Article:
Kentaro Toyama is W.K. Kellogg Professor of Community Information at the University of Michigan School of Information, a fellow of the Dalai Lama Center for Ethics and Transformative Values at MIT, and author of Geek Heresy: Rescuing Social Change from the Cult of Technology.

In his research, Kentaro studies digital technology and social change. Recent projects include an application of critical race theory to human-computer interaction, digital storytelling to support global maternal health, and a study of technology use by undocumented US immigrants.

Based on his research, Kentaro promotes the theory that for the most part, technology amplifies underlying human forces -- improving things where individuals and institutions are well-intentioned and capable, but having little or negative impact where human forces are indifferent, dysfunctional, or corrupt. Often, technology amplifies the impact of good, bad, left, right, optimistic, and pessimistic human inclinations simultaneously, leading to society's deeply ambivalent relationship with technology. Amplification offers a predictive, balanced alternative to theories that suggest that technology's impact on society is always good, or always bad, or always too complex to capture concisely.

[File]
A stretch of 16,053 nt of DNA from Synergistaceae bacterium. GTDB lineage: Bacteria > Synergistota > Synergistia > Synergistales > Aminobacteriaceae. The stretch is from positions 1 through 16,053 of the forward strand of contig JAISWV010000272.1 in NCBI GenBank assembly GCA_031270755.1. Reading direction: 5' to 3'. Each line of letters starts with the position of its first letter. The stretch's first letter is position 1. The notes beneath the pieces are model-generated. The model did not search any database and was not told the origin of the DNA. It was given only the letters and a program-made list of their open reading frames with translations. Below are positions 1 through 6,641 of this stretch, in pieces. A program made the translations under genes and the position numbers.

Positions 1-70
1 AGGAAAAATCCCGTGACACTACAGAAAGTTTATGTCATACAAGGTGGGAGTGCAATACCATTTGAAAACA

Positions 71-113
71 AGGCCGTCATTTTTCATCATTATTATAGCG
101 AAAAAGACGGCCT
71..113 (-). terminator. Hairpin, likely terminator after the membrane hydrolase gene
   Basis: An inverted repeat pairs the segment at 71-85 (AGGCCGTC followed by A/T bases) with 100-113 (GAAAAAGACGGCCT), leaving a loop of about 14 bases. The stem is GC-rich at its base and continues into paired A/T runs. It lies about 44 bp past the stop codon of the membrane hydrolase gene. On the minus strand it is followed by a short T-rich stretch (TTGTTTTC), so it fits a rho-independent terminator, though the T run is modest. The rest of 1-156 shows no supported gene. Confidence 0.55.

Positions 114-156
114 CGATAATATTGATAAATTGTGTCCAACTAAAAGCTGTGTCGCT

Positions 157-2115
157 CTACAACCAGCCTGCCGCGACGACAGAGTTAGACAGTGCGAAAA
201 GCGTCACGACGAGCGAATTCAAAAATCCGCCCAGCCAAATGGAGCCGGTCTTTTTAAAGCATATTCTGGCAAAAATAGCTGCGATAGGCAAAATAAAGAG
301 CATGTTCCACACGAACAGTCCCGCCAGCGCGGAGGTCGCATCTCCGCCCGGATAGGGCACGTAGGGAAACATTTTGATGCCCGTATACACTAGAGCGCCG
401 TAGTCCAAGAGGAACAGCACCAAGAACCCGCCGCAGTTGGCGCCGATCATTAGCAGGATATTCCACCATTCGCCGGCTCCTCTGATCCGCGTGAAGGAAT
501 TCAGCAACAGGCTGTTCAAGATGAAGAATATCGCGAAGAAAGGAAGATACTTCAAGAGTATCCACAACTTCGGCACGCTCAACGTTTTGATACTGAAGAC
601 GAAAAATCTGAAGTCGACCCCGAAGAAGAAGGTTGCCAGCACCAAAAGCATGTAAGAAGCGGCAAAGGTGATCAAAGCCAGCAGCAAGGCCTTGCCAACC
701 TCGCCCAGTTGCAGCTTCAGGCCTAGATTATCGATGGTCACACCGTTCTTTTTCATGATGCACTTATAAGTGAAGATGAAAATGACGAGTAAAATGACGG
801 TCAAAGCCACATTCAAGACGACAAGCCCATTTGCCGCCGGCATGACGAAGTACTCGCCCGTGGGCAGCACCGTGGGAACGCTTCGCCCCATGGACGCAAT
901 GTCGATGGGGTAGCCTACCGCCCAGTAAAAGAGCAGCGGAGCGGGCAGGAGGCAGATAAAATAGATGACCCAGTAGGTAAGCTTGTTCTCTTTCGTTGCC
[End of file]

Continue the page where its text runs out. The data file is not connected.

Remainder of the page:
Previously, Kentaro was a researcher at UC Berkeley and assistant managing director of Microsoft Research India, which he co-founded in 2005. At MSR India, he played a key role in the lab's growth, overseeing a variety of functions as it grew to over 60 full-time research staff. He also established the Technology for Emerging Markets research group, which conducts interdisciplinary research to understand how the world's poorer communities interact with electronic technology and to invent new ways for technology to support their socio-economic development. The award-winning group is known for projects such as MultiPoint, Text-Free User Interfaces, and Digital Green. Kentaro co-founded the IEEE/ACM International Conference on Information and Communication Technologies and Development (ICTD) to provide a global platform for rigorous academic research in this field. From 2012 through 2020, he was co-editor-in-chief of the journal Information Technologies and International Development.

Prior to his time in India, Kentaro did computer vision, artificial intelligence, and multimedia research at Microsoft Research in Redmond, WA, USA and Cambridge, UK, and taught mathematics at Ashesi University in Accra, Ghana.

Kentaro graduated from Yale with a PhD in Computer Science and from Harvard with a bachelors degree in Physics. He was born in Tokyo, raised in both Japan and the United States, and now lives in Ann Arbor, Michigan.